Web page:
Roberto Firmino looked like the odd man out in attack against Manchester City. In truth, it’s nothing to be embarrassed by really. After all, most players would have trouble keeping up with Mohamed Salah, Sadio Mane and Diogo Jota. The Brazilan has never been blessed with blistering pace, but it was never really an issue. Mentally, he was always a couple of seconds ahead of opponents. That no longer seems to be the case.
The Liverpool No.9 has always been a divisive player amongst fans. Some feel he should score more goals, others argue that he’s not in the team to find the back of the net. The argument used to centre around whether or not you believed he was integral to the system.
Now, one thing not up for debate was the fact Jurgen Klopp built his attack around the former Hoffenheim man. He was the facilitator. There are even reports out there claiming the Premier League champions signed Mohamed Salah, purely off the back of the recruitment team thinking he’d be the perfect foil for Firmino. I think that was revealed in the New York Times piece. For a period of time, Firmino was key to what Klopp wanted his Liverpool team to do. That was indisputable.
However, the reliance on him has dwindled over recent years, and this is what has sparked debate over the past 12 months or so. Furthermore, with Jota’s emergence, Firmino’s role in the starting XI is no longer guaranteed. We now find ourselves in a bit of a predicament. Fans won’t want to admit it, I don’t even want to admit it, but we might’ve seen the best of the 29-year-old.
Jota has fitted in seamlessly since his switch from Wolves and he looks right at home alongside Sadio Mané and Salah.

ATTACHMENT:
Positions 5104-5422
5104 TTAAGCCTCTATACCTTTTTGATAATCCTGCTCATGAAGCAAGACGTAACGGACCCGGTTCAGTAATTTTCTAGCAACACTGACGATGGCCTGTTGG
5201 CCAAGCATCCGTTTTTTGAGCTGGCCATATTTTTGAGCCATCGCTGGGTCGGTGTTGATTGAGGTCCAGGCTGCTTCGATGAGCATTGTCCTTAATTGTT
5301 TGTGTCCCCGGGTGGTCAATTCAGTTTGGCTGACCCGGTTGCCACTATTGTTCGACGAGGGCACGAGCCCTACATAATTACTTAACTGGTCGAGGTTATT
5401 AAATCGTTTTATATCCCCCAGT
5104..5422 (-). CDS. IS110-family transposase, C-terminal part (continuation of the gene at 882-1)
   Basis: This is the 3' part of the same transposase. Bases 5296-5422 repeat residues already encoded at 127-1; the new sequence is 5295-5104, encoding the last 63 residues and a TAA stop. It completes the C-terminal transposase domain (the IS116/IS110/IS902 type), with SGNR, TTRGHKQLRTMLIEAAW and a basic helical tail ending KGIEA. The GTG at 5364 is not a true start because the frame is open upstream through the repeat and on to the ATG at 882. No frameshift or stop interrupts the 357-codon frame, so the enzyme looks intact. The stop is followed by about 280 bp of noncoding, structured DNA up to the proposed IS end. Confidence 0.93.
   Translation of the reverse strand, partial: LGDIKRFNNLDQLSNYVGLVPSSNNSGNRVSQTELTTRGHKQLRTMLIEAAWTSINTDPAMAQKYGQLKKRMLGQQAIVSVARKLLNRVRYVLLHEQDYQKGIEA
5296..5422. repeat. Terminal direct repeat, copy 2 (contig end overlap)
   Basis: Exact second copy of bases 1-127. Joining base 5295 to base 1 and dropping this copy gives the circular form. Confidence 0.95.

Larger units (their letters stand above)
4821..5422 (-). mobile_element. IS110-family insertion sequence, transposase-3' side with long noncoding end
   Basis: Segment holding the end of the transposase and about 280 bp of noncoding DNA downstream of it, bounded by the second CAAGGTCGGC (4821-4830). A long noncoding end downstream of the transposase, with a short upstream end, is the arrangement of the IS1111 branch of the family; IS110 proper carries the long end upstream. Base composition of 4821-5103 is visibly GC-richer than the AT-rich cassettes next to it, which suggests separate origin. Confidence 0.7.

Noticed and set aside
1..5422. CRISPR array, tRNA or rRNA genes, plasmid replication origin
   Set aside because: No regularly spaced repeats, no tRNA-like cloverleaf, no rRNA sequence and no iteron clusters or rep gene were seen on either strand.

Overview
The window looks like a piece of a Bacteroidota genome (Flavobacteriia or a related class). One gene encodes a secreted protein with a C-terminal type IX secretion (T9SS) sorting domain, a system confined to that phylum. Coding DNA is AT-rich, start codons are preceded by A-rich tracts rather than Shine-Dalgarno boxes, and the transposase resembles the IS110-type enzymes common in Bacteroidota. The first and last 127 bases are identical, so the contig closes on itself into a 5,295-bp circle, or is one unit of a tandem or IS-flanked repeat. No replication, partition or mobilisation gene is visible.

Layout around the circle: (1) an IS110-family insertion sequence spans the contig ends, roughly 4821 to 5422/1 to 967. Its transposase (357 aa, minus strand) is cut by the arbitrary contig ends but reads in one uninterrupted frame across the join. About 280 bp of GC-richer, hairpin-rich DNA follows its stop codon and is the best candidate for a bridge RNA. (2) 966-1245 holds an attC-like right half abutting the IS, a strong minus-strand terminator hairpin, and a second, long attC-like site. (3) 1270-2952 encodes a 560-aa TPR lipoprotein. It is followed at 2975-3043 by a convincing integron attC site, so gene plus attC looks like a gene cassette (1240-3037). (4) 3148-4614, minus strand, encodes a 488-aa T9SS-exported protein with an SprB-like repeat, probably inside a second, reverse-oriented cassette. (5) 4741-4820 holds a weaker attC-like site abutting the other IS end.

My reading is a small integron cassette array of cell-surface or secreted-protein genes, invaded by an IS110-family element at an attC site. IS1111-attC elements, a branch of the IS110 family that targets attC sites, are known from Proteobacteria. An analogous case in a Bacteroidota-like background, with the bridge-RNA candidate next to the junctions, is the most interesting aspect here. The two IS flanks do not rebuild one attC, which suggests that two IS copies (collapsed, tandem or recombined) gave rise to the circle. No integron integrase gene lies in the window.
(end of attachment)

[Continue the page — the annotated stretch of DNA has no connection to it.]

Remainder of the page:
Words on Diogo Jota's potential to be a goal machine and how Liverpool profile their fowards. https://t.co/taGFmWo1y2
— Sam McGuire (@SamMcGuire90) November 1, 2020
He shouldn’t be judged on goals alone, he’s never been a pure goalscorer, but he still has to make the most of his opportunities. He hasn’t been recently. Yet during the 2017/18 campaign, he averaged 0.56 goals from an expected goals (xG) average of 0.35. Firmino also overperformed his xG average in 2018/19. So he can do it. He can add quality to his chances.
Last season, I felt as though he was just really unlucky. He should’ve scored more. If he averaged the same numbers ten times over, he definitely would score more. Firmino’s started the season in disappointing form though, and this makes me think there’s something more to it.
His xG numbers are down this season despite the fact he’s averaging more touches in the box than ever before (5.63). Lots of touches in the box usually means players are more of a threat. Yet at no point in his Liverpool career has the Brazil international averaged fewer shots per 90.
His shot assists have also taken a bit of a hit, too. During 2017/18, Firmino assisted a team-mate on 1.56 occasions and racked up 2.62 shots. Since then, his averages have regressed. He went from involving himself in over four shots per 90 to 2.88. It might not seem like a massive shift but over a 38-game season, that is a difference of 51.
All of his numbers are trending downwards and you really shouldn’t ignore it. There will be a way to fix this, I’m just not entirely sure how. In an ideal world, he’d get some time out of the team. Can’t do that this season, though, with the games coming thick and fast. Liverpool need him. They need their entire squad. However, they might need him in a different way. He might not be the man to lead the line, but he could well play a key part in helping this team reshape their forward line.